Guest Author - Vanessa Pruitt
After two hospital births, I chose to give birth to my third child at home unassisted. I get lots of questions from curious people. Still, there are many others who stay silent but still wonder why I and other women make that choice. There is a lot of misinformation surrounding unassisted childbirth. I am hoping that this article will explain things to those who are interested, as well as encourage those who are beginning to explore this option for their own birth.
What is an unassisted birth?
Unassisted birth is defined as a birth that takes place without a trained birth attendant present. There are two types of unassisted births that take place. The first type is unplanned. Unplanned unassisted births take place when there was no time to make it to the birth place, the birth attendant didn't arrive in time, or medical help was not available. These births are more risky because the mother or family is usually not prepared to handle complications. The second type is planned unassisted birth. These take place when the mother and family has planned to give birth without an attendant present.
Why do women choose planned unassisted birth?
Women choose to give birth unassisted for many reasons. In some states, it is illegal or risky for a midwife to attend births at home, so a woman will choose unassisted birth in order to give birth in her location of choice. In some cases, the woman was denied a trial of birth with a midwife or in a hospital for reasons such as a breech baby or a previous cesarean. Still, there are women who choose unassisted birth because it is the best choice for them.
I personally chose an unassisted birth at home because I could not risk interference of my labor from anyone who did not completely trust my body's ability and the safety of birth. It is not likely that the nearest midwife would have made it in time anyway, as I had a quick and easy 4 ½ hour labor.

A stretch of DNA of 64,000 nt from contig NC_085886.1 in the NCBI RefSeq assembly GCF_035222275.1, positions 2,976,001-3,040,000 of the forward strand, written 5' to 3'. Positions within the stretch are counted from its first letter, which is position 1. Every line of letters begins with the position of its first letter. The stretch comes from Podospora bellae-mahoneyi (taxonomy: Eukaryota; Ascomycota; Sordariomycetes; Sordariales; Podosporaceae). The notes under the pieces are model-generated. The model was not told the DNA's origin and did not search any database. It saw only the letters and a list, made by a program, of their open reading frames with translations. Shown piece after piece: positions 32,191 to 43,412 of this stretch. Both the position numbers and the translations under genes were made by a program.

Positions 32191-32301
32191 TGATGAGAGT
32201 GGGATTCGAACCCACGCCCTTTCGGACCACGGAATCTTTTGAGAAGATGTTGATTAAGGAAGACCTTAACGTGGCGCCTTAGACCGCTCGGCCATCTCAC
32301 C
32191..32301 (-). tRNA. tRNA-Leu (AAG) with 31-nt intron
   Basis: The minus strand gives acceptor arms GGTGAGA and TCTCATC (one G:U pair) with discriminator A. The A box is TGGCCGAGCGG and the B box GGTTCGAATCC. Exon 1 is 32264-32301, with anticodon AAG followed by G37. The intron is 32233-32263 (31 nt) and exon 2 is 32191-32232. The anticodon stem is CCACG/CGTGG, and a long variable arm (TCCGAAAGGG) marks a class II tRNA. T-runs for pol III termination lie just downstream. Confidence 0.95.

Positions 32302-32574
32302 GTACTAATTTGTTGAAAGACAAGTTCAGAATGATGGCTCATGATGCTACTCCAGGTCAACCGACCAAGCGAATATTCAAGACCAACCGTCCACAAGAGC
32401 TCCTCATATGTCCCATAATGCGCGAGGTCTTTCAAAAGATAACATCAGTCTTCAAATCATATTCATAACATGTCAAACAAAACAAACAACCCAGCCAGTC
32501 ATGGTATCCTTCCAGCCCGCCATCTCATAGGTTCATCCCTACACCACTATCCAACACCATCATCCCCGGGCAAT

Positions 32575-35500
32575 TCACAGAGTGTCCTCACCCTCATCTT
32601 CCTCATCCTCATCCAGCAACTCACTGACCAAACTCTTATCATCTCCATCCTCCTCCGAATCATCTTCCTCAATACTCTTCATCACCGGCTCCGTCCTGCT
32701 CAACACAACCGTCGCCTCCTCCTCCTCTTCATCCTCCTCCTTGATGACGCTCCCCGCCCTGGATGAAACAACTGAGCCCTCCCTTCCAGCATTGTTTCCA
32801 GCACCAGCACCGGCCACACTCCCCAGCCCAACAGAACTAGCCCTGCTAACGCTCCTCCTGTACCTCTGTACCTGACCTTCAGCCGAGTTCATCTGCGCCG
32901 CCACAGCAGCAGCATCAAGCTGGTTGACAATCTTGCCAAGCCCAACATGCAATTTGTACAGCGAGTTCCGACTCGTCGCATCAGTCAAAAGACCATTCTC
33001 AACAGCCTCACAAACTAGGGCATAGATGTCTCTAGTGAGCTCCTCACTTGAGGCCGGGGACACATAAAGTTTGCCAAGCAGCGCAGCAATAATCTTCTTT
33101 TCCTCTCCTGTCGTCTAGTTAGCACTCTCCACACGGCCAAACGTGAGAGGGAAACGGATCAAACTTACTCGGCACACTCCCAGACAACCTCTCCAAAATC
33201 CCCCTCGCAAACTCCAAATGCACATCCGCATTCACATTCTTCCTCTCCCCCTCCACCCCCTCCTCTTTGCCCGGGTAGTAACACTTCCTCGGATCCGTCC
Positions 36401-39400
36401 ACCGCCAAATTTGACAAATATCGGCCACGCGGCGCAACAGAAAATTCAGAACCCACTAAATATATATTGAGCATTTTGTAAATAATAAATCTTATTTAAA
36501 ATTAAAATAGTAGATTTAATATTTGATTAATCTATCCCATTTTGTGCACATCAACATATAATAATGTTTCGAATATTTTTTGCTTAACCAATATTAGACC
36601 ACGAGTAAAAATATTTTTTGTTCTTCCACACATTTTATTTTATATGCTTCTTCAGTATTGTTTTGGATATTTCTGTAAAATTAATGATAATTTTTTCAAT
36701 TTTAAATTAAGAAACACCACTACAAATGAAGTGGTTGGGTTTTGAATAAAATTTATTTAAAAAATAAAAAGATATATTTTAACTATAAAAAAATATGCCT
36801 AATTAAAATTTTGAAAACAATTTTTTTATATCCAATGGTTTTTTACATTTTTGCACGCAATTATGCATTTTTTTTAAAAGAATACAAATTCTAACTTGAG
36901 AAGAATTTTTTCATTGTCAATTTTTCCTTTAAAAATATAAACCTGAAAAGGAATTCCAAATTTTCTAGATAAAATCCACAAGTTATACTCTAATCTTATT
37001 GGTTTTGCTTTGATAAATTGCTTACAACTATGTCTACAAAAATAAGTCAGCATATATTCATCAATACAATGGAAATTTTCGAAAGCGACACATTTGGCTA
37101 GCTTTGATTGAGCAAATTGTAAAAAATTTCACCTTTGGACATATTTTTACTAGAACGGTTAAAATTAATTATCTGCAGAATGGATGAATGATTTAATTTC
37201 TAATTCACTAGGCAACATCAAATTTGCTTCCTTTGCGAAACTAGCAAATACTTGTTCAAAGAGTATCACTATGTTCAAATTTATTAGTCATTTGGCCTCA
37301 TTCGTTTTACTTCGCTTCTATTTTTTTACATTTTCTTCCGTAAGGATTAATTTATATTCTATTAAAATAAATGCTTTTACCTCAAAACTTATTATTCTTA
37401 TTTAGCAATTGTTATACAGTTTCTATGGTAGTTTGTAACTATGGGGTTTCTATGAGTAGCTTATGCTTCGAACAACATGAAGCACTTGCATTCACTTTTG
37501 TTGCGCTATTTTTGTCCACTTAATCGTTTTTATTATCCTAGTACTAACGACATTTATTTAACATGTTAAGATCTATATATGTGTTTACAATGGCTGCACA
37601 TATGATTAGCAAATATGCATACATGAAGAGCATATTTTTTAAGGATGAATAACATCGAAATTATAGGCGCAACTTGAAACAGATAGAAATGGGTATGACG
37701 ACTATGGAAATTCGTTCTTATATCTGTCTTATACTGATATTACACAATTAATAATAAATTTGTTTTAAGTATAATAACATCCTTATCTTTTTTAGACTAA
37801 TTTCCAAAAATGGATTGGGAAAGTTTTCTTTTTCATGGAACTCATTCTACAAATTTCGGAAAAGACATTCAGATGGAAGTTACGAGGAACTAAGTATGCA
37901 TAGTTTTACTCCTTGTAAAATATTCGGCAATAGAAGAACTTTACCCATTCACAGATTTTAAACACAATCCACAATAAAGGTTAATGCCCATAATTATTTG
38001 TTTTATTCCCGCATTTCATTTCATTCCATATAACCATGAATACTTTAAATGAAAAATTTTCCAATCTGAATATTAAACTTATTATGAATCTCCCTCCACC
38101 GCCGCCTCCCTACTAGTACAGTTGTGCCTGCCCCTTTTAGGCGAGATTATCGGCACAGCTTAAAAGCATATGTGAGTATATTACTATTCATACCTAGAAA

Isn't that dangerous?
Women who choose to give birth unassisted are smart people. They educate themselves about the birth process and prepare themselves for any complications that may arise. A solid backup plan is essential as with any home birth, including who will be called, what will be done, and who will take any older children should there be an emergency.
Many unassisted birthers take newborn resuscitation classes, train themselves in how to recognize and handle excess blood loss and shock, as well as how to handle many other emergency childbirth situations.
Making the choice
Making the choice to give birth unassisted is part logical, part intuition, and part spiritual. It is my belief that anyone choosing to give birth unassisted should be completely prepared and comfortable with the idea. The answer as to whether to give birth unassisted depends on the pregnancy, the situation, and the attitudes of everyone who will be involved with the birth. I will warn you that unassisted birth is not a choice that most people are comfortable with, including family, friends, and medical professionals. If you do choose this for your birth, be prepared for opposition.
Preparation is the key to unassisted birth, which includes having a solid backup plan and knowing when to seek professional help. It's important to be humble and realistic. The safety of you and your baby is first and foremost. You'll prepare for an unassisted home birth just as you would an attended home birth. In addition, you'll need to know what a birth attendant would do in certain situations and emergencies. It's also important that you be a part of a community of women who have previously given birth unassisted. You can find these communities online.